Wed, Dec 26, 2012 - Page 9 News List

Magazine keeps up fight against overconsumption

Canada’s ‘Adbusters’ magazine has been trying to spark campaigns to combat the hyperconsumerism of modern society since the 1990s and, despite some critiques about its consistency, it inspired Occupy Wall Street, its anti-corporate ‘uncommercials’ attract thousands of readers and it continues to battle to spread social change

By Jeff Sommer  /  NY Times News Service, New York

Consider Adbusters’ mordant “Joe Chemo” ads. They show Joe Camel, the tobacco mascot, receiving treatment for cancer.

Today, the Internet provides an outlet for the organization’s video “uncommercials.” They are discomfiting, especially if you are a target. In a spoof of McDonald’s, a juicy Big Mac is lifted toward a consumer’s face as an announcer officiously describes its fat content. The consumer drops the burger in disgust.

In another video, a young man on a couch watches television.

“Your living room is the factory,” a deep voice intones. “The product being manufactured is you.”

The camera swivels to the back of the man’s neck, revealing a tattooed bar code.

TV Turnoff Week, held in April, was perhaps the most successful Adbusters campaign before Occupy Wall Street.

It urged “addicted television watchers to just turn off the set and cleanse their minds,” Lasn said.

“Addictions have broadened,” he added, and that campaign has become Digital Detox Week, aimed at getting people to turn off all of their digital devices, meditate, enjoy the quiet and spend time with family and friends.

Then there’s the “Consumer Pig” video. It depicts North Americans as voracious despoilers who cannot bear to stop shopping.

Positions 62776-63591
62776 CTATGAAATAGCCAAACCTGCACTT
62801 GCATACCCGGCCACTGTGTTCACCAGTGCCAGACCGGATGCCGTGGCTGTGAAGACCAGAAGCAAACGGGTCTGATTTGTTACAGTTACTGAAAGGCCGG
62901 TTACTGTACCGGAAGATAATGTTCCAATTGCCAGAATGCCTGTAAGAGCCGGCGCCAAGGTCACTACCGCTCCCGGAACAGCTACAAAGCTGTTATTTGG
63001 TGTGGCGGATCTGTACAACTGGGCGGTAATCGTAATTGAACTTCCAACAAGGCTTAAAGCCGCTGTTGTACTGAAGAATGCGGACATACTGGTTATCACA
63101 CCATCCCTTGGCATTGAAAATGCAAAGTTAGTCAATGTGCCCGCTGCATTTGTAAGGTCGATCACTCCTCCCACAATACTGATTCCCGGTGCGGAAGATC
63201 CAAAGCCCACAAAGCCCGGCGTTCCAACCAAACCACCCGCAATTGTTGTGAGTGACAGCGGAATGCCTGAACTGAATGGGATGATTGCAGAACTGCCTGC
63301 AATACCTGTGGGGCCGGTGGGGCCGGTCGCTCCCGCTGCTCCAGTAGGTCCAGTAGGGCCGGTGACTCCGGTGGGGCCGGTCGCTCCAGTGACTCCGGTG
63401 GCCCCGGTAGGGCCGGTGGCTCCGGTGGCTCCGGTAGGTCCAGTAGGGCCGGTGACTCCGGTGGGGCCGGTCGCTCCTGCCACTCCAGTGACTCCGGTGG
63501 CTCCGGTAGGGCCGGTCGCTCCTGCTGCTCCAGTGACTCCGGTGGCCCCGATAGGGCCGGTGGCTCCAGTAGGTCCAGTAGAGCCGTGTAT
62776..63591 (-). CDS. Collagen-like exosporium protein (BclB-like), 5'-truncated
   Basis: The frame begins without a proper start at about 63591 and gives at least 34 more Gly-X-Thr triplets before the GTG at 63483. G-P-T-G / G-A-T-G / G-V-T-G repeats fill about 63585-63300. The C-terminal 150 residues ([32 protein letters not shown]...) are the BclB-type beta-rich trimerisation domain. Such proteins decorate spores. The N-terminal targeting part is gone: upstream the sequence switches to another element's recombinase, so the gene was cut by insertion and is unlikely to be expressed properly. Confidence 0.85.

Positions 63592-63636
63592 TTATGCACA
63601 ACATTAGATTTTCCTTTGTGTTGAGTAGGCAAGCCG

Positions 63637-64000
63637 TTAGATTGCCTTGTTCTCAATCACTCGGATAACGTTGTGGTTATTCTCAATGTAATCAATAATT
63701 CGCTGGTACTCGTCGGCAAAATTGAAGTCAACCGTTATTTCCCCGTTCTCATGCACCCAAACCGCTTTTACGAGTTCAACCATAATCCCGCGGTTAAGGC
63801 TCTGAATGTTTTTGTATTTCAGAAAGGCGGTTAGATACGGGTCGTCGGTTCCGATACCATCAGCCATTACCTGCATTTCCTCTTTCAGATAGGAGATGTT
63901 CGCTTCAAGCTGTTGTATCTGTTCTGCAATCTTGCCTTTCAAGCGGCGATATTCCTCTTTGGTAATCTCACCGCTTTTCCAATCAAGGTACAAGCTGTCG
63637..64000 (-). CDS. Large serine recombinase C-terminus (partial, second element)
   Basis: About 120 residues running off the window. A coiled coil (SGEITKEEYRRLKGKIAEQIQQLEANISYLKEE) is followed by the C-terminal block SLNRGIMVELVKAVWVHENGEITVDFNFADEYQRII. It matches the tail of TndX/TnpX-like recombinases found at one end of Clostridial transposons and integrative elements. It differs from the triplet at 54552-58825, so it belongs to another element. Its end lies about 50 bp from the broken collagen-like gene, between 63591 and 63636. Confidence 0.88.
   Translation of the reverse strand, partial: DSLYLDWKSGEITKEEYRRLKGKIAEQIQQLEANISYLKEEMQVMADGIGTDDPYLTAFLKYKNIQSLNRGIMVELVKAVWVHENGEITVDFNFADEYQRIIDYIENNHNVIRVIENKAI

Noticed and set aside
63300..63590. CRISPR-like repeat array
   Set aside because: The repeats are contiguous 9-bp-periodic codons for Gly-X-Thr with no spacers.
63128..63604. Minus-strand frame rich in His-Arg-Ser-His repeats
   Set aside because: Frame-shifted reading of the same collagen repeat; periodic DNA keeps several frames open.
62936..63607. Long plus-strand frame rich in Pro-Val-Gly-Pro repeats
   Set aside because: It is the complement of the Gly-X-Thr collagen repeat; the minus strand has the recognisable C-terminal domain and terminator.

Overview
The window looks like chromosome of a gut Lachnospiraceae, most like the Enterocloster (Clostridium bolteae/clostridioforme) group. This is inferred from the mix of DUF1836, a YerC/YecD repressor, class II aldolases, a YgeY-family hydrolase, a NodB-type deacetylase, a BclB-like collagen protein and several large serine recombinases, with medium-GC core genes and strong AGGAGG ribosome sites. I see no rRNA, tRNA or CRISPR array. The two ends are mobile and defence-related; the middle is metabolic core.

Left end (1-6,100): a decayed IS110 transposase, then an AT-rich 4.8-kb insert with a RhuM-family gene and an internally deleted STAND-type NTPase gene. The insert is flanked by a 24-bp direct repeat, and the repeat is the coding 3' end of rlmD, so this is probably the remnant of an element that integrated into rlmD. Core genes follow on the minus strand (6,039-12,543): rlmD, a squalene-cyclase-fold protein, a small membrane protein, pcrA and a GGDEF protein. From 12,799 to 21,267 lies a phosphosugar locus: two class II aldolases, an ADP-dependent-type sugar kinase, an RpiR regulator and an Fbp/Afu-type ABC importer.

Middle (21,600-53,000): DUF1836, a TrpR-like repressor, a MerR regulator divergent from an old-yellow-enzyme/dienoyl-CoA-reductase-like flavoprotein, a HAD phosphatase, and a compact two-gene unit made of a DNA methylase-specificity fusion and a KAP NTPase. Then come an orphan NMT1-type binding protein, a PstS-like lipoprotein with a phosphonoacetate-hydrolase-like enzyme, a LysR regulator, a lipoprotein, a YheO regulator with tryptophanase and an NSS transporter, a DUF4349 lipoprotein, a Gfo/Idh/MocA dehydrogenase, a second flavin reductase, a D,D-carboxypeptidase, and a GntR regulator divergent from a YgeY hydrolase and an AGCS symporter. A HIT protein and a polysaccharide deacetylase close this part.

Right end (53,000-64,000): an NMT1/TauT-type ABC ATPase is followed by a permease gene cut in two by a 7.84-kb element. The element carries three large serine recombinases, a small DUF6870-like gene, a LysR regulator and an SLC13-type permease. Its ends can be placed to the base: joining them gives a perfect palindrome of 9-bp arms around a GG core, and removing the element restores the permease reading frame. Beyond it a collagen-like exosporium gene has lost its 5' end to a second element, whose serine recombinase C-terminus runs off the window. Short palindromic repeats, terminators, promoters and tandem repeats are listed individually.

“Give it a rest,” an announcer intones in a promotion for the Buy Nothing Day campaign.

That effort takes place on Black Friday, the day after Thanksgiving, a time of intense bargain-hunting. Adbusters asks shoppers to cease and desist.

Buy Nothing Day is the older sibling of Buy Nothing Christmas — an effort to extend one day of abstention to the entire holiday season. Lasn said it was the idea of a former editor at Adbusters, Aiden Enns.

Enns now lives in Winnipeg, Manitoba, from which he operates a separate Web site for the campaign, in tandem with the Adbusters’ effort based in Vancouver. He describes himself as a “progressive Mennonite” and says his approach is a “pretty mellow campaign not driven by high-energy organizers.”

Advocating a life of material simplicity and spiritual richness, Enns urges people to “make things for others themselves, not to just go out and buy.”

He said he and his wife make gifts like wooden figurines and animal dolls for children, and salsa and relish for adults.

“The point is that we make them ourselves,” he said. “They’re a gesture of love.”

Enns said he was in general agreement with Lasn and with Occupy Wall Street.

“I believe our economy isn’t sustainable,” he said. “I believe it needs to change.”

However, as a pacifist, he adds, he is at odds with elements of the global Occupy movement.

Lasn’s words and tactics are more combative. From his Vancouver base, Lasn says he is trying to “re-energize” the Christmas campaign.

Adbusters is asking demonstrators to storm Times Square — “the iconic center of global capitalism” — and march around with “#BuyNothingXmas” signs through New Year’s Day. There had not been much response as of Friday, but no matter: Sparks do not always catch fire.

Lasn freely acknowledges that he is inconsistent — enmeshed in the advertising-saturated material world he is battling. For example, he does not make gifts for friends and family, he buys them — usually, smoked salmon and vodka.

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